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Wind Street set to be more pedestrian-friendly

A test to see how a virtually traffic-free Wind Street will benefit Swansea is to begin on Monday, August 3.

It will see vehicles allowed there only from 7-11am every day – and entry will be for loading purposes only.

The road will remain one-way in the direction of Victoria Road, accessed from the junction of Caer Street and Castle Street.

Non-loading motorists will not be able to use Wind Street during the six-month trial. They should use Caer Street and Princess Way instead. Nearby car parks include the council facility in The Strand and the NCP’s City Gates multi-storey.

Emergency services vehicles will have the access they need.

The trial rules – that follow consultation with businesses and residents – will mean the street’s businesses have a daily slot for deliveries. Cafes and bars will have more chance to trade outside during the day and into the evening.

At the moment, Wind Street is open to one-way traffic of all natures 24/7. Before lockdown it was normally closed on Wednesday, Friday and Saturday evenings and nights – and for selected other occasions such as big sporting fixtures.

The new move is being driven by Swansea Council which wants to help the local economy and lifestyles bounce back from the pandemic – and, through a new regeneration scheme, forge a new role the street could have in the city centre’s ongoing multi-million pound transformation.

There is already a streamlined process for city centre hospitality businesses to secure permission to create outdoor eating and drinking opportunities, and grant funding is available for outdoor furniture.

Robert Francis-Davies, the council’s cabinet member investment, regeneration and tourism, for said: “We want local business to be given every chance to succeed at this difficult time whilst keeping staff and customers safe.

“We also want to make progress on our existing plans to make Wind Street more suitable for all-day trading in a more family-friendly environment.

“As part of a comprehensive city centre regeneration programme we’re working hard on improving Wind Street for the future and keeping people safe there now and as we emerge from lockdown.

“To help improve the Wind Street environment for residents, businesses and customers, we’ll be investing more than £2m in improvements with some early work starting there shortly, following further community engagement.”

Mark Thomas, cabinet member for environment enhancement and infrastructure management, said: “We hope the new traffic orders will give motorists clarity about Wind Street’s regulations, help pedestrians get greater enjoyment from the street and be a shot in the arm for local business.

“We want the street to be more accommodating for the thousands who enjoy living, working and visiting there.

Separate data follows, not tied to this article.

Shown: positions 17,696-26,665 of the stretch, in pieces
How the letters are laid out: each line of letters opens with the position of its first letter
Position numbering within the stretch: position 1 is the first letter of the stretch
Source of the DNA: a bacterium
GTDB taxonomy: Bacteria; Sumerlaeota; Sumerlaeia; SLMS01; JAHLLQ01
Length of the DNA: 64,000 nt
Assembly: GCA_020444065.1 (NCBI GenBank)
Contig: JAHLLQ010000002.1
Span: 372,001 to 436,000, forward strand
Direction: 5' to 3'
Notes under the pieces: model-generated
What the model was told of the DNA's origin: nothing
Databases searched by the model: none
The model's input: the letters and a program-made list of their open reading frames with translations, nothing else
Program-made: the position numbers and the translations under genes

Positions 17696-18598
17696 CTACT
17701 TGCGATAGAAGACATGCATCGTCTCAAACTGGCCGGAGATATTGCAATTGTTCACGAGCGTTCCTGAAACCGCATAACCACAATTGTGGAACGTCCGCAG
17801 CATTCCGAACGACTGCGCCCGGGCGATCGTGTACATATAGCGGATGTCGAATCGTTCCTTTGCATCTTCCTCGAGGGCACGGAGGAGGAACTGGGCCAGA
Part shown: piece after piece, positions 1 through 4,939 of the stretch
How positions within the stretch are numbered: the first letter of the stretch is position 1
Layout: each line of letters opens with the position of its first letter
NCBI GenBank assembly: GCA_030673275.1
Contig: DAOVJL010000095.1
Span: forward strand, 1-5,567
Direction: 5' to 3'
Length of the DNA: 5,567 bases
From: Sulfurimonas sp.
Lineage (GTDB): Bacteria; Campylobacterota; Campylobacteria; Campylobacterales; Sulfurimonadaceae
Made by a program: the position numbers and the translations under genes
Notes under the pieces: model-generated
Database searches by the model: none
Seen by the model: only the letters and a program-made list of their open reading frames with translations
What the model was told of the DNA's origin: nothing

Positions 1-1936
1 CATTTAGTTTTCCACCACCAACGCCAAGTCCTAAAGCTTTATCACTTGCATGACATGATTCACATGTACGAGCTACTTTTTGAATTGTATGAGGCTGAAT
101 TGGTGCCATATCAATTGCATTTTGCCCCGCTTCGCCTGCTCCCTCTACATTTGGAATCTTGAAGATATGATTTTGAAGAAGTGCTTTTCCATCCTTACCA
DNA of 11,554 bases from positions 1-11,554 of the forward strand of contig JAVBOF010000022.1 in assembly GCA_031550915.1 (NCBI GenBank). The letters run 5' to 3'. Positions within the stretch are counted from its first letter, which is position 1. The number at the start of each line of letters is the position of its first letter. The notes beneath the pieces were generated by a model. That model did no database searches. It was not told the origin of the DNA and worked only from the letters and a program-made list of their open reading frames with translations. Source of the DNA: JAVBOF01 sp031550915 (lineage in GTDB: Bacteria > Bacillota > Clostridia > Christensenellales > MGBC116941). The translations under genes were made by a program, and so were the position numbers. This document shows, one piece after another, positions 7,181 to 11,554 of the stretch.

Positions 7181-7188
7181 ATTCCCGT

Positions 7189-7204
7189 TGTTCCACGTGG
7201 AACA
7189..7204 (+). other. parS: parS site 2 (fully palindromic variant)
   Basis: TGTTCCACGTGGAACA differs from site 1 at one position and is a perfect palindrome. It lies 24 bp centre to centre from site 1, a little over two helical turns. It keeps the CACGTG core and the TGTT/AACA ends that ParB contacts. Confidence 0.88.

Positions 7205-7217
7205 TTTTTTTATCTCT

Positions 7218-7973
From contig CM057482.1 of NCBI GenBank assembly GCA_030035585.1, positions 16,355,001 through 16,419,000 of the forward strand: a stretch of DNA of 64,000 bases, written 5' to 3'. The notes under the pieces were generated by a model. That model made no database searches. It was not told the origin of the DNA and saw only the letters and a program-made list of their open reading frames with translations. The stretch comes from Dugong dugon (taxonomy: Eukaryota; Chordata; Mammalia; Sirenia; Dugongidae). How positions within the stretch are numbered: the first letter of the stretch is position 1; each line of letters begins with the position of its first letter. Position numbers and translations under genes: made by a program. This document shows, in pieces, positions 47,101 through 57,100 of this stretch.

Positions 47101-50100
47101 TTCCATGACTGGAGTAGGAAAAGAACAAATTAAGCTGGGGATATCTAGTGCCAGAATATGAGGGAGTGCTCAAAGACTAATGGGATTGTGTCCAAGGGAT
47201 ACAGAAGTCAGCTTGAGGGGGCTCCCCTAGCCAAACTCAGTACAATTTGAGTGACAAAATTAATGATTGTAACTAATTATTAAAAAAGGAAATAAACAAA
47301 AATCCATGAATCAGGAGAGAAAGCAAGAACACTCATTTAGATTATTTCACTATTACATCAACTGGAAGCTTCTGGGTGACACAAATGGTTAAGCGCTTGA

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“In future there will be more emphasis on pedestrian priority to support businesses during the day and at night-time. The new scheme will, in due course, see Wind Street have additional footway space and an improved road, all at one level with footway and carriageway improvement. It will remain one-way to traffic.

“There will be new public lighting, new pea lighting in trees, new street furniture and more green infrastructure. There’ll be more seated areas to create a more family-friendly environment. It will bring the street more in line with its original concept as a cafe quarter.”

Russell Greenslade, chief executive of Swansea BID (Business Improvement District), said: “We’re glad that these traffic orders are being put in place as swiftly as possible. They will help businesses bounce back after lockdown and plan for a long-term new feel for Wind Street

“We need to acknowledge people’s desire to socialise while they shop as part of their visitor experience.

“Improved pedestrian areas encourage a broader mix of people to visit city centres. This would be a logical and a healthy step for Wind Street and would complement the rest of Swansea city centre on its regeneration journey.”

Before lockdown the council was working with partners, businesses and residents on plans make the street more pedestrian-friendly, allowing more of a daytime economy. This work continues.

A feasibility study carried out in partnership with BID highlighted a number of options for how the street could look and operate in future. This was the basis on which a Welsh Government funding contribution to improve the street was secured.

The council plans to announce further details soon on how they will take forward this wider plan for Wind Street. It will work closely with the community.

To help facilitate the delivery of improvement works on Wind Street, an experimental traffic regulation order will close the road to traffic with access permitted for loading and unloading only from 7am until 11am daily.

A separate traffic order will see the same closures from August 3-5 to allow hospitality businesses to react swiftly to any relaxation of the Welsh Government’s outdoor-only food and drink restrictions.

The council is working on putting new road signs in place.

The experimental traffic order will be in place for six months at which point the council will evaluate its effects.

Welsh Government regulations allow only outdoor eating and drinking now although indoor hospitality could be allowed from Monday.

Social distancing guidelines still apply, customers must be at tables and customers are being urged to book ahead if that facility is offered.

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